Movie Review TagIn terms of hype, we can’t remember anything nearly as relentless and rampant as pop culture’s pink plunge leading up to the Barbie movie’s release this past weekend. For the past several months, the Barbonanza made the world acutely aware of the film, its stars, and its intent to challenge the stereotypes that critics of Mattel and its iconic blonde doll have been accused of promoting (namely, unrealistic beauty standards) for decades.

Now that the numbers are in, the oversaturation clearly paid off at the box office, and it’s a historic triumph for female directors. But the girlie, glam, giggly glut of promo, pop-ups and product tie-ins, ultimately muddle the message the film’s going for. Barbie tries to have its pastel cupcakes and eat them too, as a vehicle for colorful escape, as a cultural commentary and as a meta-spin on product placement. It nearly succeeds with moments of empowerment shining as bright as the pearly white smiles of stars Margot Robbie (as “stereotypical” Barbie) and Ryan Gosling (as her not so beloved “boyfriend” Ken). Nearly.

It’s a movie about dolls… it’s not that deep. If only this statement were true, we might have been able to enjoy the film for its fantasy feel, production value and attention to Barbie brand history. But while there are shades of Toy Story-like nostalgia and childhood memory-fueled warmth, writer/director Greta Gerwig and co-writer husband Noah Baumbach (White Noise) have bigger mermaids to fry. By the way, the Sea Barbies are played by Dua Lipa and John Cena in cute cameos.

Barbie is a focused and fierce skewering of the patriarchal world we all live in and it’s one that any woman will understand and relate to. Women cannot have it all and when we come close, it’s because of sweat and sacrifice and subjecting ourselves to sub-par treatment, on the streets, in the workplace and even at home. Nothing new, and we must note here that the anti-woke backlash to the film is as ridiculous as it is predictable.

Barb experiences none of the problems us flesh and blood females do– she has perfect beauty, fun friends, a “dream” house, gorgeous clothes and a BF who adores her. In Barbieland the female dolls rule everything and the Kens are just there for them, when wanted. Then suddenly she starts to think about death. This existential crisis is explained by “weird Barbie,” the doll whose owner abused her and made her ugly with scissors and ballpoint pens (Kate McKinnon). Barbie learns that the kid playing with her in the real world is projecting her angst –like fear of dying and worse, cellulite– onto her. Now she can’t go back to blissful ignorance, even if she wants to. She must take the Blue Pill aka “the Birkenstock” and face reality with a trip to the human realm. But it’s not really clear what she thinks will happen when she gets here.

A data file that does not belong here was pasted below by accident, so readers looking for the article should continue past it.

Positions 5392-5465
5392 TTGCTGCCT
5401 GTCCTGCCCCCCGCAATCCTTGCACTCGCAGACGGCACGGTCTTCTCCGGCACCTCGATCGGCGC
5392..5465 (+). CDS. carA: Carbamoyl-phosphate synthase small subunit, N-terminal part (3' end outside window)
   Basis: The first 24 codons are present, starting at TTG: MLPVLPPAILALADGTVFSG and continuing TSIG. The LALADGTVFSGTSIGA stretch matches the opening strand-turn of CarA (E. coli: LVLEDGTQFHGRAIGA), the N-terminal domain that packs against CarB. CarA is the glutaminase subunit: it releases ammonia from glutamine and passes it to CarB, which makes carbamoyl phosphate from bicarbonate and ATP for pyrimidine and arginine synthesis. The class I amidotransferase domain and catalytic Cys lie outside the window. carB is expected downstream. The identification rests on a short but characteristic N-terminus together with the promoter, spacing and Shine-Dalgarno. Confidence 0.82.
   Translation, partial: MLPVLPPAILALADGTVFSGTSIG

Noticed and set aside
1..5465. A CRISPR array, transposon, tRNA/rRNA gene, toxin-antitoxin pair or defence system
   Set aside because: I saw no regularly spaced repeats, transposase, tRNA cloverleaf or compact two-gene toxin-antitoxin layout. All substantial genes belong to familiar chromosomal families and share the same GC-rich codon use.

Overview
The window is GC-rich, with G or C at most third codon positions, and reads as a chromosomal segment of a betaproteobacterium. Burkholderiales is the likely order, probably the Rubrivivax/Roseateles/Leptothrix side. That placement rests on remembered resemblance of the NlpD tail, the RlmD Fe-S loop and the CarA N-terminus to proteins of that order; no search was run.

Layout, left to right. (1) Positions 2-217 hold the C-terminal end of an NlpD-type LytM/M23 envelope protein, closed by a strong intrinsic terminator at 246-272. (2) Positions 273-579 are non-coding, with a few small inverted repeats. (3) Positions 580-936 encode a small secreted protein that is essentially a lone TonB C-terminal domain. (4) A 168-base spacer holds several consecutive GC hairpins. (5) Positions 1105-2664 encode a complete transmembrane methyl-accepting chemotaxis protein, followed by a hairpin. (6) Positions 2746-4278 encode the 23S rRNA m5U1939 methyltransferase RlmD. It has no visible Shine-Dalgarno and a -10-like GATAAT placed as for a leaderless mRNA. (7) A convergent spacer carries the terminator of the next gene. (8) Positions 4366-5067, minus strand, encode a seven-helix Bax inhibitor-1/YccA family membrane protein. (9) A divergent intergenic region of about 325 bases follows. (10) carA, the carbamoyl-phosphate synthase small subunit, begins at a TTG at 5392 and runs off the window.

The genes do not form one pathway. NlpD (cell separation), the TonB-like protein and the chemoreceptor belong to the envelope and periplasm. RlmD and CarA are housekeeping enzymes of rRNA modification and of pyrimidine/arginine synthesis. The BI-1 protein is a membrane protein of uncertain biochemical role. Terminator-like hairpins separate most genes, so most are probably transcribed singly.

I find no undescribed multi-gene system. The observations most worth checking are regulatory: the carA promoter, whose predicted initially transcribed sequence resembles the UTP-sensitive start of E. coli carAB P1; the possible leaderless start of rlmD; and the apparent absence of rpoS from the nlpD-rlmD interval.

Ken joins against her wishes and the pair head to –where else?– L.A. where everybody is rude,  judge-y and shallow. The portrayal of Los Angeles, Venice Beach and Century City is pretty shameful for a film that seeks to poke at stereotypes– not to mention a big-budget Hollywood film, SAG and WGA strikes not withstanding. Mattel and its CEO (Will Farrell) are the villains here, and viewers will surely wonder about early conversations concerning tone and narrative, and what led to settling on this storyline. Obviously, Mattel was OK with a little self-critique in exchange for the aforementioned branding opportunities.

Gosling’s Ken is not very bright so he takes everything he sees of gender dynamics on earth at face value: men rule in the real world, and somehow it involves horses, too. He brings what he learns back to Barbieland and makes some changes, while Barbie finds the source of her woes in a mother and daughter duo (America Ferrera and Ariana Greeblatt), grappling with varied stages of womanhood, boredom, growing up/old and their own relationship. The pair deliver the two most dramatic sermons of the film, and Ferrera’s in particular (which concerns the pressures women deal with daily) has reportedly been getting applause in theaters. We found it kind of cringey– not because it wasn’t true, but because the speech was told to “toy women” and was used as a device to “un-brainwash” them from living subservient lives to the male-gendered dolls who took over the land. And the plan to get the female dolls back their rightful power? Pit the Kens against each other by making them jealous. Is this misguided takedown of toxic masculinity and competitiveness really the best plot pivot the writers could come up with?

Barbie is an ambitious film and it has a lot going for it. Its use of mixed media, set design, costume and a diverse, top-notch cast (in particular– Issa Rae, Hari Nef, Simu Liu and Helen Mirren as the narrator stand out) make it feel fresh, even if the familiar shticks of Farrell and Michael Cera (as an awkward -of course- discontinued doll named Alan) don’t. The writing is clever, if self-consciously so,  but by the last act, it feels like all the accessories have been played with.

Things end with an attempt to bring Barbie’s origin story full-circle, but the transition is clunky, and it suggests this was just supposed to be a Legally Blonde-style take on the Pinnochio tale all along.  The smart satirical statements about women and society are ultimately diminished for comedy and closure’s sake, and what’s left is a marketing vehicle for the company who aren’t really the bad guys after all. But as with the likelihood of the movie’s all-Barbie Supreme Court or Barbie astronaut rocking pink stilettos on the moon, it was probably unrealistic to expect more.






































































































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